A new genetic discovery suggests the battle against aging could be as simple as flipping a switch.
Studies have shown calorie restriction can be effective in slowing aging and extending the lifespan, which is why researchers at Tel Aviv University's Blavatnik School of Computer Science zeroed in on the metabolic function to try and identify the "aging genes." Doctoral student Keren Yizhak and her colleagues teamed with researchers from Bar-Ilan University to create a computer-based metabolic transformational algorithm -- or MTA -- to predict which genes could be shut off to produce the same effect as calorie restriction.
Using the MTA, Yizhak and her team were able to predict the genes in yeast that could essentially be shut off in order to turn the genetic expression of older yeast into that of younger yeast. Calorie restriction has been proven to extend lifespan in yeast and it is commonly used for genetic modeling.
The researchers identified two genes in particular, GRE3 and ADH2, which can extend the lifespan of yeast when they are switched off. They applied the MTA to human metabolic information and pinpointed a set of genes that can change anywhere from 40 to 70 percent of the differences between old and young metabolic systems.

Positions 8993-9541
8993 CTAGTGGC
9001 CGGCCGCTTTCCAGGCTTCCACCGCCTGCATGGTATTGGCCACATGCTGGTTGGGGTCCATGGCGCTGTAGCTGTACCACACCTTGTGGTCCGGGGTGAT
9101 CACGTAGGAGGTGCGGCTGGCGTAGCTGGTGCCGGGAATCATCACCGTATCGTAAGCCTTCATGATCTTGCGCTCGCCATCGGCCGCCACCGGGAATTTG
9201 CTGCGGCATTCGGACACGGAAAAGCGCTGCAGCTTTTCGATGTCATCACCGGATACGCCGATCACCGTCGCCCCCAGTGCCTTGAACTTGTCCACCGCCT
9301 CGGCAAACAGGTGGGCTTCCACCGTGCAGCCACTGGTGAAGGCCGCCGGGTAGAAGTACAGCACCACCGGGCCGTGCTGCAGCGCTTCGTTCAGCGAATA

Scientists have similarly looked at telomeres in our DNA, the structures found at the end of our chromosomes, and found that telomere length can predict the likelihood of age-related health conditions like heart disease and cancer.
Meanwhile, Yizhak next plans to use the MTA to determine if the lifespan of genetically engineered mice can be lengthened by turning off the aging genes. In one recent study, researchers were able to successfully reverse aging in mice by using a special compound, making older mice as strong as younger mice. "Our algorithm is the first in our field to look for drug targets not to kill cells, but to transform them from a diseased state into a healthy one," Yizhak said in a release.
Who knows? Perhaps one day the discovery could be used to help humans live longer and fight off cancer, obesity, and diabetes where metabolic functions play a role.